2.2.3. Changes in the biological pump

The increase in the flux of CO2 from the atmosphere into the Arctic Ocean has tripled over the last 3 decades (from 24 to 66 Tg C yr-1) (Bates et al. 2006). This increase is attributed to the recent loss of sea ice that facilitated both increased primary production and sea-air CO2 exchange. The recent increase in primary production reported here should further enhance this exchange, due to the reduction in surface water pCO2 during the conversion of inorganic CO2 to organic carbon by phytoplankton that eventually sinks below the thermocline. Although it has been calculated that outgassing of CO2 will increase by 8 g C m-2 yr-1 for every 1ºC increase in sea surface temperature (Anderson and Kaltin 2001), the biologically-mediated decrease in surface pCO2 should partially offset the increased outgassing of CO2 expected as Arctic surface waters warm in upcoming years. In fact, it has been suggested that when anticipated changes in CO2 solubility (due to changes in both temperature and salinity) and phytoplankton production are taken into account, the potential for the Arctic Ocean to act as a sink for atmospheric CO2 will increase in the future (Anderson and Kaltin 2001). However, longer-term observations are required to understand the extent to which primary production will be either intensified or weakened by the many concurrent environmental changes ongoing in the Arctic Ocean (e.g., declines in sea ice cover, increased SST, increased freshwater fluxes, changes in nutrient and light availability).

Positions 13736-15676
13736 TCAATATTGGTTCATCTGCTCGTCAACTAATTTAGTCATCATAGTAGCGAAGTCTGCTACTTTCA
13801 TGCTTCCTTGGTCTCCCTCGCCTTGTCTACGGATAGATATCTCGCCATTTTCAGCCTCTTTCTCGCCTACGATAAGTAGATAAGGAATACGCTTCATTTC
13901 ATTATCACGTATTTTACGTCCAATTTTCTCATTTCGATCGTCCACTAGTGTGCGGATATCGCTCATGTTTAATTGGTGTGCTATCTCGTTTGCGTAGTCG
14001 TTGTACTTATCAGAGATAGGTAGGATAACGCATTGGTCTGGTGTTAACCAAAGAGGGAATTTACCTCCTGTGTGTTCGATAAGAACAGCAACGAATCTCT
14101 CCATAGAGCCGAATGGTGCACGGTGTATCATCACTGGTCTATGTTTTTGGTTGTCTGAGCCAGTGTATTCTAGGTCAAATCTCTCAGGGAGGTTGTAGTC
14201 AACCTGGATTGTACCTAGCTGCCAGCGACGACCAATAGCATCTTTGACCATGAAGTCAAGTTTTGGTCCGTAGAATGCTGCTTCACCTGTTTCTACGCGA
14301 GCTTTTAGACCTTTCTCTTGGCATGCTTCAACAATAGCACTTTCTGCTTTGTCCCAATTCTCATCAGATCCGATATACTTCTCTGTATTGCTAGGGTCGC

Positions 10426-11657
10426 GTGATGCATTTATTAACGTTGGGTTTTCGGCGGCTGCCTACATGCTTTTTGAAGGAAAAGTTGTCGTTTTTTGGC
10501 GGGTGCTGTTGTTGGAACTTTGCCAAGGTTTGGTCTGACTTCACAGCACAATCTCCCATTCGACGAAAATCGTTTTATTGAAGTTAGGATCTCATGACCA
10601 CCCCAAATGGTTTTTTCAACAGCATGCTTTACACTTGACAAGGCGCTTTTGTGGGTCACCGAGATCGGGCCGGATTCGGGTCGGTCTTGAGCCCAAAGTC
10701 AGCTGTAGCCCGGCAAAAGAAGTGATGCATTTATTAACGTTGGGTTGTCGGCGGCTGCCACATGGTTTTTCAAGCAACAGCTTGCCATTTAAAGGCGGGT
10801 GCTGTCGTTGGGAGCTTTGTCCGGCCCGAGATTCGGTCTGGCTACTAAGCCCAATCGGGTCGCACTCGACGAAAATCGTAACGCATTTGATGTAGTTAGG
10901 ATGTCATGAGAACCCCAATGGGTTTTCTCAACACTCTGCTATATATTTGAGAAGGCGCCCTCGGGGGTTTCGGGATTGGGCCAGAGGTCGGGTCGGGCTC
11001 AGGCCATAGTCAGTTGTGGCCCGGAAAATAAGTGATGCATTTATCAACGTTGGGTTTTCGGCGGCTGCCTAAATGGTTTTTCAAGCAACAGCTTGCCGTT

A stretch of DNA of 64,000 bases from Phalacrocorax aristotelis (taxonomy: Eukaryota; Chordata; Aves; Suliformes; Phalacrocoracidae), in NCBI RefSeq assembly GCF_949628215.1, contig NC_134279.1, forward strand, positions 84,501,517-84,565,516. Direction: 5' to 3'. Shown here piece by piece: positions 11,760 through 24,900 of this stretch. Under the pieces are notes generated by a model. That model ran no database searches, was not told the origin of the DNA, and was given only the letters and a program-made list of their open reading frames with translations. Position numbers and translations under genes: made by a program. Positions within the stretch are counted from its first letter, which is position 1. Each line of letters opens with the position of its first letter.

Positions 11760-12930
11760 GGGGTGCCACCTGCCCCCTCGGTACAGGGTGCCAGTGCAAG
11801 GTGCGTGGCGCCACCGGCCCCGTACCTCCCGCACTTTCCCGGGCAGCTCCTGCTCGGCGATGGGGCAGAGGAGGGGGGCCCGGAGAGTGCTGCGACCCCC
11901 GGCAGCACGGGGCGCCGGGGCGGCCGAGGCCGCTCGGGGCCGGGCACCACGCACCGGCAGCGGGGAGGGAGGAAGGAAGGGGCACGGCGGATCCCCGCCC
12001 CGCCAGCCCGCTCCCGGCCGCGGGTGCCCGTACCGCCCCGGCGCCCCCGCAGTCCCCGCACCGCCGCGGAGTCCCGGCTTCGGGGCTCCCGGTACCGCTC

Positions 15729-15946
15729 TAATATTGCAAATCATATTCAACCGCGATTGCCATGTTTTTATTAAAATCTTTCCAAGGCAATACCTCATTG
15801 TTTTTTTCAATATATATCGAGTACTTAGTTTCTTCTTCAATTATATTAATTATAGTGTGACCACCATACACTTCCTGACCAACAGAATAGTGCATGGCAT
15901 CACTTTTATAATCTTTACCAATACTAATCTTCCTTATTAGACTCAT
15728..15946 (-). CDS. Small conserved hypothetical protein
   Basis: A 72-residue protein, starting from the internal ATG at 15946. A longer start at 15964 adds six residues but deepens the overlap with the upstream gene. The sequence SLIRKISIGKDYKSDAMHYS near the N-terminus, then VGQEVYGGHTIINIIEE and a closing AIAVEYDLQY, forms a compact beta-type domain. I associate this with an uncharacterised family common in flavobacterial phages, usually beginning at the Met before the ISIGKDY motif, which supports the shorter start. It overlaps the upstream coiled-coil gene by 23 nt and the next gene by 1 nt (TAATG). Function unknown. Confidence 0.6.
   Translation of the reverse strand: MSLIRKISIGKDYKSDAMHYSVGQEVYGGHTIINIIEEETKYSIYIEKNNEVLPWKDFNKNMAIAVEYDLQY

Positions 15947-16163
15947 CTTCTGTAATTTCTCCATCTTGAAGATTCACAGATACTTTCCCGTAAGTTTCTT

2.3. Changes in Arctic ozone and UV radiation

In recent years, stratospheric ozone levels over the Arctic have been diminishing, although not to the extent as that observed in the Antarctic (Solomon et al. 2007). As a result, the surface of the Arctic Ocean is being exposed to increasingly high levels of UV radiation (UVR), which will impact surface biological communities as well as rates of photooxidation of CDOM. The extent to which these processes will intensify as sea ice cover diminishes is currently unknown, but in serious need of increased attention.

2.3.1. Impacts on biological community

Due to their high dissolved oxygen levels and intense UVR during the summer, Arctic surface waters are strongly oxidizing ecosystem (Camus and Gulliksen 2005). Incoming UVR levels are controlled by solar zenith angle, cloudiness and stratospheric ozone concentration. The relative amount of UVR to visible light increases with heavy cloud cover (Eilertsen and Holm-Hansen 2000). Changes in CDOM influence the penetration of UV radiation into the surface ocean, with major consequences for aquatic biogeochemical processes (Epp et al. 2007, Retamal et al. 2008). The deepest penetration of UVB into the water column of the Kongsfjord has been determined at 10 m depth (Bischof 2000). Optical measurements and modeling results indicate that ozone-related UVR influences on food web processes in the Arctic Ocean are likely to be small relative to the effects caused by variation in the concentrations of CDOM (Gibson et al. 2000).